A Lifesaving Use of APRS
Using APRS to track Brothers To the Rescue
Lots of photos, so please be patient while they download
In the years since Cuba was taken over by Fidel Castro,
many of its residents have risked (and lost) their lives trying to cross the 90 mile wide
Florida Straits to Key West. Most of them don't have the luxury of coming on a
cruise ship, either! Here's one of the nicer boats was used by the refugees.
I believe this "boat" was occupied by 13 people. Dangerous ?
Here, Rich (N2CZF) shows us the most
innovative raft we saw: a motorcycle engine and transmission (complete
with gas tank and chrome exhausts) coupled thru the hull to a propeller.
This Group has been the center
of Political controversy ever since it was started in 1991.
In February, 1996, Cuban MIG-29 jets shot down two of the BTTR aircraft over
International waters. The facts are clear about when and where the aircraft
were shot down, and that they were unarmed. I won't get into the politics-
I'll only tell the story. From this sign in the hangar, it is evident that
the danger is crystal clear!
Here's Ralph, N4NEQ (left) and Louis, N4LDG, posing with
one of the Cessna 337 aircraft that BTTR uses in their searches
for rafters in trouble! The logo represents the colors of the Cuban flag, with
a person in a raft waving for help. The seagull represents the rescue plane.
Louis is in charge of installing/maintaining the APRS equipment on the aircraft.
Because this flight marked the six month
anniversary of the shooting down of the two BTTR airplanes, a circle of hands was made and
prayers were said. The flowers are a memorial wreath that was to be thrown into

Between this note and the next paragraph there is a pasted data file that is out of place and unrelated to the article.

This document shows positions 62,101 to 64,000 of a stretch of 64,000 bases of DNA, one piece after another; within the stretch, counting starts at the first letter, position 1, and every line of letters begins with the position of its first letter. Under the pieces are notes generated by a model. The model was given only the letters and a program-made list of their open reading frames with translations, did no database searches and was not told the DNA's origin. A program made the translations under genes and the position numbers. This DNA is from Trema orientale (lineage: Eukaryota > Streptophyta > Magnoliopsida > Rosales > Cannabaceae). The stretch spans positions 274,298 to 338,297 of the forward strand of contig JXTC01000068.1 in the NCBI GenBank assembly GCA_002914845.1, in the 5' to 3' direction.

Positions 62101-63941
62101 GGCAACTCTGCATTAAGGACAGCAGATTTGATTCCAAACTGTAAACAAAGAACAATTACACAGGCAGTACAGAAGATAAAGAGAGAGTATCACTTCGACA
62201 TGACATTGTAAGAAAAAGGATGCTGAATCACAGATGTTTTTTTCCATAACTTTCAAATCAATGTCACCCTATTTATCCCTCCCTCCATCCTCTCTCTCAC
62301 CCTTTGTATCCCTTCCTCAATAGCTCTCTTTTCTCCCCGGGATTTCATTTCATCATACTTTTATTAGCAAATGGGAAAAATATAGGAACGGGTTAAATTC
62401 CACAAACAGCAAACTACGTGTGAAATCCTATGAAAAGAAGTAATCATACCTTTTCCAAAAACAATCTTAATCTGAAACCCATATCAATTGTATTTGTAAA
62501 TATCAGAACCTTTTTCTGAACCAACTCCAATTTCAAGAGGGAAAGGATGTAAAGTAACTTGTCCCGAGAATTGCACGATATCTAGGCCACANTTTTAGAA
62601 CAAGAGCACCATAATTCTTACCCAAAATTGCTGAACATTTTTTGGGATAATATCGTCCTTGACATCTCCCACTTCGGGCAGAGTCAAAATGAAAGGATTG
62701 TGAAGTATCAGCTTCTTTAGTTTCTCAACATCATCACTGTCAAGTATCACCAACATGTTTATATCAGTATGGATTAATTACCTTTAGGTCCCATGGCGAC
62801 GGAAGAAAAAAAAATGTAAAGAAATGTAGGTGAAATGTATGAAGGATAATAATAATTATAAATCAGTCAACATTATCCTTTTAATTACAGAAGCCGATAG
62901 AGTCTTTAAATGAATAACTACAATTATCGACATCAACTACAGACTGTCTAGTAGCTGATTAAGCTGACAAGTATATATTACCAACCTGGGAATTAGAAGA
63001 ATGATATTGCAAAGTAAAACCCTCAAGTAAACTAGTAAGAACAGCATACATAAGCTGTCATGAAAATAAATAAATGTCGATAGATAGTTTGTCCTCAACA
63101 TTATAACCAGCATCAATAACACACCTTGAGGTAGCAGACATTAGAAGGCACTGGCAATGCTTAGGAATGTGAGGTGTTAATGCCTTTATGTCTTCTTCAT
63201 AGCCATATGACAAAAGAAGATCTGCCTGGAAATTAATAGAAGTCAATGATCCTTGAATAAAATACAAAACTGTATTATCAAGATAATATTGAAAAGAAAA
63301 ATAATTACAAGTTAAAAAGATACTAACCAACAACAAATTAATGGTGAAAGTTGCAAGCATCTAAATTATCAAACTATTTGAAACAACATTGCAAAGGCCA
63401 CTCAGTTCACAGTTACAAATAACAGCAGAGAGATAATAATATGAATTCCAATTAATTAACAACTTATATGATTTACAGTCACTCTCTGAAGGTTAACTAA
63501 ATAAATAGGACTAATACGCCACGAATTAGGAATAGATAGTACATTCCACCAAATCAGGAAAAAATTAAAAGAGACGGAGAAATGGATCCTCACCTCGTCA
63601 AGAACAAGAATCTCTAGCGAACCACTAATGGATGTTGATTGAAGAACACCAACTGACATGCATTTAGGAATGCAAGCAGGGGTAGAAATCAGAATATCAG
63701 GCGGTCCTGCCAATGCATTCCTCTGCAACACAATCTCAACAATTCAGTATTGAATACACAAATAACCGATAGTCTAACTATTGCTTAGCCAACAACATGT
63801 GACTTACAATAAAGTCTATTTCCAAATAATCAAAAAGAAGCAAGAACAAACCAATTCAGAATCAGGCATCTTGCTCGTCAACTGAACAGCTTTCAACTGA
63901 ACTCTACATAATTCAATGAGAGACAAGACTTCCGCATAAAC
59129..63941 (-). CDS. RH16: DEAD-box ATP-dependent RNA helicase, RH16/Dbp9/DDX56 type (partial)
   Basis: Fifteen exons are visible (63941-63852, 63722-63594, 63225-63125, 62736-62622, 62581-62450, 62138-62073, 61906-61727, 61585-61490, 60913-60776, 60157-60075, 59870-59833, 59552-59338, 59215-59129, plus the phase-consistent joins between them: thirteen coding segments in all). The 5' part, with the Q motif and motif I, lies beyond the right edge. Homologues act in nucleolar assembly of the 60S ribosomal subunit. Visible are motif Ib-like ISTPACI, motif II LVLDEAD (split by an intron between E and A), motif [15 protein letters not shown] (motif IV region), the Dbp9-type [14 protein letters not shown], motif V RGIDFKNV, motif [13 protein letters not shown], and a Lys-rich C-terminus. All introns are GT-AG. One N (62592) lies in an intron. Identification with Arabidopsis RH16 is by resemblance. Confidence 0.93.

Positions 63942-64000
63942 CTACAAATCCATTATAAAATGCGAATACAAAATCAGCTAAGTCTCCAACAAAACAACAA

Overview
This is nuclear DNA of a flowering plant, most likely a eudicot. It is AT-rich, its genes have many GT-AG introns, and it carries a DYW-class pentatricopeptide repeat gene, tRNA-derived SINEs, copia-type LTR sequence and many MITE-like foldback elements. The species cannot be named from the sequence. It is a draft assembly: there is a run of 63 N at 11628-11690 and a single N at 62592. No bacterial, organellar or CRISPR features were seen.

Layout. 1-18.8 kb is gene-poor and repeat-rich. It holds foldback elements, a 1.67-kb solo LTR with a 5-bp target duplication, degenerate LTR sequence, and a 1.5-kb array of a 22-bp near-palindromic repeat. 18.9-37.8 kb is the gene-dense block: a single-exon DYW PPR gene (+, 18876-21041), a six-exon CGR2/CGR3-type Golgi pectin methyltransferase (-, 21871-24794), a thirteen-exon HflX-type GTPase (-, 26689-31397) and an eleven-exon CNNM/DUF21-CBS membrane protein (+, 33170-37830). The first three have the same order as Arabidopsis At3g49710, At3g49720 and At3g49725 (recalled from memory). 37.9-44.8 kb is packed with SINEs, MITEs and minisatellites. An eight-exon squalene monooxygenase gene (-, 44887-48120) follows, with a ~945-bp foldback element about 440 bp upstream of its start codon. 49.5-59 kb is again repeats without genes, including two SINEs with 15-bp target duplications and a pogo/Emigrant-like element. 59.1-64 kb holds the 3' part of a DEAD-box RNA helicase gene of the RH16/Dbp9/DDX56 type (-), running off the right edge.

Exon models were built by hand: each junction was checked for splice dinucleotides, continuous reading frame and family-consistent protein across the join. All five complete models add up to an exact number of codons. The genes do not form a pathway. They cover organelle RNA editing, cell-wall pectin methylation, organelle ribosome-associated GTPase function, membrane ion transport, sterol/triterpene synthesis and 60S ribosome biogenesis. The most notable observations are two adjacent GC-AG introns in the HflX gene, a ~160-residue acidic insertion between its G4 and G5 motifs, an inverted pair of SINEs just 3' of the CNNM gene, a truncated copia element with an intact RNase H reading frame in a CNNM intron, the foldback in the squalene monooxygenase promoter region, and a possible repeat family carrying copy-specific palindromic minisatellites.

the water at the site of the deaths of the four BTTR pilots who were shot down.
With any flight over water (but especially these), life jackets are required.
Here, a German TV cameraman who was going along to videotape the flight is
shown how to don his life vest.
These photos show the Group's founder, Jose Basulto, along with another BTTR pilot.
N4NEQ pauses a moment while tracking the aircraft
using APRS. Stand alone GPS trackers were used in each plane. Digipeaters located in
the Florida Keys relayed the signals back to the BTTR aircraft hangar at
Everyone breathed a sigh of relief when the last
airplane touched down after the mission. No rafters were found on this trip, but severe
thunderstorms in the air near Cuba prevented the flight from lasting as long as usual.
APRS Equipment used: PacComm Pico-Packet TNCs, Garmin Trackpack 35 GPSs and Kenwood radios.
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You can reach me by e-mail at: rwf (at) BSRG.org
Photos and text Copyright © 1998 Ralph Fowler, N4NEQ